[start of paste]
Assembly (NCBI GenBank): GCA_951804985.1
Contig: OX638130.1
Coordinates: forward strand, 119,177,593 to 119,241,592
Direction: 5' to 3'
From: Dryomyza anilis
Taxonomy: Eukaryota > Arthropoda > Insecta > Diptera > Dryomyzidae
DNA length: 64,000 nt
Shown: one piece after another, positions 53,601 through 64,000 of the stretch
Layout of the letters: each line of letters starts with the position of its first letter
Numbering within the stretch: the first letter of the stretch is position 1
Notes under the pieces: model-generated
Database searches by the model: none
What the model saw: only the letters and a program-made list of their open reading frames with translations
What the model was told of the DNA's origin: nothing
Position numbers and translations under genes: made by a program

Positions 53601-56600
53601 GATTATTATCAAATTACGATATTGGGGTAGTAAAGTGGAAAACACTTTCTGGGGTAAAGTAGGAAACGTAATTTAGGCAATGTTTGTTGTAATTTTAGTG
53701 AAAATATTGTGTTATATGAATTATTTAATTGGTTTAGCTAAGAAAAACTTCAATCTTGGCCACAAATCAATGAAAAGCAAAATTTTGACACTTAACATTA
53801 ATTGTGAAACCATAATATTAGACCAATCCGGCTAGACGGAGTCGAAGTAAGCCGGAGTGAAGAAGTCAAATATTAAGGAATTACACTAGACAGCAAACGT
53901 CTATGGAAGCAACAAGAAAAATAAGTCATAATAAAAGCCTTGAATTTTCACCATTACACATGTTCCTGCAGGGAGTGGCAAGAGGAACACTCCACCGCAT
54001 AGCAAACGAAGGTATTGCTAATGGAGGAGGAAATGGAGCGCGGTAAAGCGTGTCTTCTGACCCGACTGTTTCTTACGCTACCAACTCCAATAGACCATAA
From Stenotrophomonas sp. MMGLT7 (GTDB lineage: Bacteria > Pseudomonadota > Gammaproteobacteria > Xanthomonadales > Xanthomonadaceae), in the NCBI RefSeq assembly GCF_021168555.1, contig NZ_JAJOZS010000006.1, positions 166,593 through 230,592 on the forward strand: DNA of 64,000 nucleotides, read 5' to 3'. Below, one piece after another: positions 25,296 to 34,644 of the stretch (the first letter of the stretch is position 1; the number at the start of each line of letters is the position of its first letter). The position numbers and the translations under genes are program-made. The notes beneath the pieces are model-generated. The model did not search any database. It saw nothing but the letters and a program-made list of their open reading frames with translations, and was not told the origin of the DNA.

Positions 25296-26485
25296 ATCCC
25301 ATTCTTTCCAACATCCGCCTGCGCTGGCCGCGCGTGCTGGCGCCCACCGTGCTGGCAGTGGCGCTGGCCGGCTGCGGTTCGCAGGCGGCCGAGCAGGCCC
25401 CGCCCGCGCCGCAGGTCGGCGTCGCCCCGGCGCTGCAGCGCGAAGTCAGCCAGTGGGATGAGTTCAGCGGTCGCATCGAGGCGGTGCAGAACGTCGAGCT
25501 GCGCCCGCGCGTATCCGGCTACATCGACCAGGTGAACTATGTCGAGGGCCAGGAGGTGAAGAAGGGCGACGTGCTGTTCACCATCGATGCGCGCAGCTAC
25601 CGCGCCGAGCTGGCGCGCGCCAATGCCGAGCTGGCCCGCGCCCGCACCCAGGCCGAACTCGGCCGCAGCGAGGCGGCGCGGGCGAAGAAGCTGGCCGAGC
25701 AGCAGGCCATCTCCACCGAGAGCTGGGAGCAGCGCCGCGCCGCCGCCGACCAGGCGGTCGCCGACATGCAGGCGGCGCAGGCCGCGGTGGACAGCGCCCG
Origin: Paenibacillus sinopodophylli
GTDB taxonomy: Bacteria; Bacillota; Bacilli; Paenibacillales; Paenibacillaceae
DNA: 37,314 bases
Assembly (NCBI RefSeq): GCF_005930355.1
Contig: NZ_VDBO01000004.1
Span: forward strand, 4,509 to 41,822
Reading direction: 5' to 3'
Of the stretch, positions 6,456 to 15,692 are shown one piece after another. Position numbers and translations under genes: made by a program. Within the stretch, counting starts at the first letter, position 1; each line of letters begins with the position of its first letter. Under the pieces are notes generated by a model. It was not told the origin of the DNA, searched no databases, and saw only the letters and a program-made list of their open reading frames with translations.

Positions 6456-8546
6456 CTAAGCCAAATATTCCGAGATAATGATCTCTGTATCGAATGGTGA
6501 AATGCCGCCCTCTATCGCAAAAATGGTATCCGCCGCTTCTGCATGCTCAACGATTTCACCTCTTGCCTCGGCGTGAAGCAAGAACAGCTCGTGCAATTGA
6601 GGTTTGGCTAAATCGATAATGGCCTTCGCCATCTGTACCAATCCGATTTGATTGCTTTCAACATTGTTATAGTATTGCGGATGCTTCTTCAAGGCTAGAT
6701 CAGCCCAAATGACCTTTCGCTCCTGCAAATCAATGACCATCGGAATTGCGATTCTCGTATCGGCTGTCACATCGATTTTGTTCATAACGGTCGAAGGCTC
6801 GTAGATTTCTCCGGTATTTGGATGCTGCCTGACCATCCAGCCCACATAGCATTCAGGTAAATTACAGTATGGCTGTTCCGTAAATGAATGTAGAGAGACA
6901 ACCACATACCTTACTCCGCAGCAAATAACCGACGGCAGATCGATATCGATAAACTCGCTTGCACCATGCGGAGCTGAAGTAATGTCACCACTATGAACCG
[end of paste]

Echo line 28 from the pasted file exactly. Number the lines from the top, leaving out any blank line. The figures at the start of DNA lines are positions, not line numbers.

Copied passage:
25601 CGCGCCGAGCTGGCGCGCGCCAATGCCGAGCTGGCCCGCGCCCGCACCCAGGCCGAACTCGGCCGCAGCGAGGCGGCGCGGGCGAAGAAGCTGGCCGAGC